40. 40. VEINS PRESENT IN THE CAROTID TRIANGLE  Internal jugular vein; extends from the base of skull to the root of neck and collects blood from the brain ,superficial part of the face and neck  Also present are the tributaries of IJV such as sup. Thyroid, lingual ,common facial, pharyngeal,and sometimes occipital veins
  41. 41. LIGATION OF INTERNAL JUGULAR VEIN  Lower end of internal jugular vein is approached first by dividing the SCM because it reduces chances of air emboli and vessel doesn't get collapsed.  Care should be taken not to harm a thoracic duct  Upper end can be identify by dividing SCM  The position can be located by palpation of transverse portion of atlas over which it lies .
  42. 42. CONTENTS OF OCCIPITAL TRIANGLE  Cutaneous branches of cervical plexus 1. lesser occipital nerve(c2) 2. great auricular nerve(c2,c3) 3. transverse cervical nerve(c2,c3) 4. Supraclavicular nerve(c3,c4) • Lies on levator scapulae and Saclenus medius muscle • Lies deep to Prevertibral fascia, IJV , SCM
  43. 43. BRANCHES
  44. 44. PHRENIC NERVE  Formed by nerve roots C3-5  Runs obliquely toward midline on the anterior surface of anterior scalene  Covered by prevertebral fascia  Lies directly on anterior surface of anterior scalene muscle  Lies posterior and lateral to the carotid sheath  Sole nerve supply to the diaphragm
  46. 46. CONTENTS OF SUPRACLAVICULAR TRIANGLE [1]nerves- (a)trunks of brachial plexus [2]vessels- (a)Third part of subclavian artery and subclavian vein (b)Suprascapular artery and vein (c) transverse cervical artery (d)Lower part of external jugular vein [3]lymph nodes- [4] Thorasic duct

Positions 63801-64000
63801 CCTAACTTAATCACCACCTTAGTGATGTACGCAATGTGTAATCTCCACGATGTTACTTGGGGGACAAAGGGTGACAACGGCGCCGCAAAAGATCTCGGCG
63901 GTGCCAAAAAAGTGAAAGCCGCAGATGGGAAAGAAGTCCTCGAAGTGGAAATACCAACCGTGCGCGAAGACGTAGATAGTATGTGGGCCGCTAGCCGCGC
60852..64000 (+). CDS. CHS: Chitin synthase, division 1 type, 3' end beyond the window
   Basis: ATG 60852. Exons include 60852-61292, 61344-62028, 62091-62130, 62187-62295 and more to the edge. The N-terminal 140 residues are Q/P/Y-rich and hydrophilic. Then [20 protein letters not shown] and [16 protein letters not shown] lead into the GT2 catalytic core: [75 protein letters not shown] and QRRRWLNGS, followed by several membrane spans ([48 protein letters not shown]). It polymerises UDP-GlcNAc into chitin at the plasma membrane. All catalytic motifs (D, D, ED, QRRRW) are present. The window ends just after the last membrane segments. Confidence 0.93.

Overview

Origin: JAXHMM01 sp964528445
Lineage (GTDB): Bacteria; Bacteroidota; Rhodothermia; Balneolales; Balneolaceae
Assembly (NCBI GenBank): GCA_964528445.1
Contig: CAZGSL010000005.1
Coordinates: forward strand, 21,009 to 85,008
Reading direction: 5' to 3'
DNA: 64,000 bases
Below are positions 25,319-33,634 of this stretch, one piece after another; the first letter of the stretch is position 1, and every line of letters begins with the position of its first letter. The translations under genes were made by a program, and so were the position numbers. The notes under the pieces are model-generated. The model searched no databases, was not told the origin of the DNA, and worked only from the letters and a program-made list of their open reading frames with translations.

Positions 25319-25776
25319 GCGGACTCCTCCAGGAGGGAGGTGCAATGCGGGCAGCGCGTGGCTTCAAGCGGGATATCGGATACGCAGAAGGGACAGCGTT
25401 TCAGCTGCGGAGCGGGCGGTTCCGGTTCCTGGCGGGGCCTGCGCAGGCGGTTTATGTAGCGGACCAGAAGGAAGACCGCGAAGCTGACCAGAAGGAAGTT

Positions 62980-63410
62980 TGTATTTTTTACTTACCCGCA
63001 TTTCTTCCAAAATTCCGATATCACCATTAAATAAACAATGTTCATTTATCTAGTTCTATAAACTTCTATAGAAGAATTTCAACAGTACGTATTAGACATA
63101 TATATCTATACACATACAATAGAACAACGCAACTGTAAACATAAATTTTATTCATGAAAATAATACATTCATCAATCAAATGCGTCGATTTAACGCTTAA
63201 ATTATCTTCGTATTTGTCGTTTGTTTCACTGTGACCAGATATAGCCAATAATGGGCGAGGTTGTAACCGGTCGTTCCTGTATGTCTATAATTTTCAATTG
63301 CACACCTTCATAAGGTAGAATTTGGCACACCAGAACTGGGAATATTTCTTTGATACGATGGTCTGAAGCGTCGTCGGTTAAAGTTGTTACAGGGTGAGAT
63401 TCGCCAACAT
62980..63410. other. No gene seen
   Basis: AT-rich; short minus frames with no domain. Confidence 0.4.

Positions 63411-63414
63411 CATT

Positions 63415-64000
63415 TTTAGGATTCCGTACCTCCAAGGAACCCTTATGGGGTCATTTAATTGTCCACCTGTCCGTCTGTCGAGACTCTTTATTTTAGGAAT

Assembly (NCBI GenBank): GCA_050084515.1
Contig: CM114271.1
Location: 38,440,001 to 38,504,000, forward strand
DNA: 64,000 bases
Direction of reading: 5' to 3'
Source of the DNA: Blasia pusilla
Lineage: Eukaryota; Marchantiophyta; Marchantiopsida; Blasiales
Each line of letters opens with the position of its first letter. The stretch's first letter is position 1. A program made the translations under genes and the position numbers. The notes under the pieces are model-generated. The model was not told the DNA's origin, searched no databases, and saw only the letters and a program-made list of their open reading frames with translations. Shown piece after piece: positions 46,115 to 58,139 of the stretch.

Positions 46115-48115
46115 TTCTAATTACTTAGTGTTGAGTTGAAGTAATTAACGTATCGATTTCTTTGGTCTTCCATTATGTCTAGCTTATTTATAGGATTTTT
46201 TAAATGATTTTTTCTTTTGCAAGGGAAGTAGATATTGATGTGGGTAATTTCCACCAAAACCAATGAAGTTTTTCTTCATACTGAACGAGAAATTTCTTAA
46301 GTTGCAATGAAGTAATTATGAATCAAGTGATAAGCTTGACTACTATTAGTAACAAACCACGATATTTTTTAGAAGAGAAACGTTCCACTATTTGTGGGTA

48. 48. THORACIC DUCT • Conveys lymph from the entire body back to the blood • Enters the base of neck lies between right subclavian and CCA • Arches upwards, forwards laterally runs infront of vertibral artery • Arches above subclavian artery passes between IJV and ant.scalene • Enters the junction of the left subclavian and the IJV
  49. 49. CLINICAL CONSIDERATION THORACIC DUCT  Injury to thoracic duct may lead to Chyle leak  Chyle extravasation can result in • delayed wound healing • dehydration • malnutrition • electrolyte disturbances • immunosuppression o Prompt identification and treatment of a chyle leak are essential for optimal surgical outcome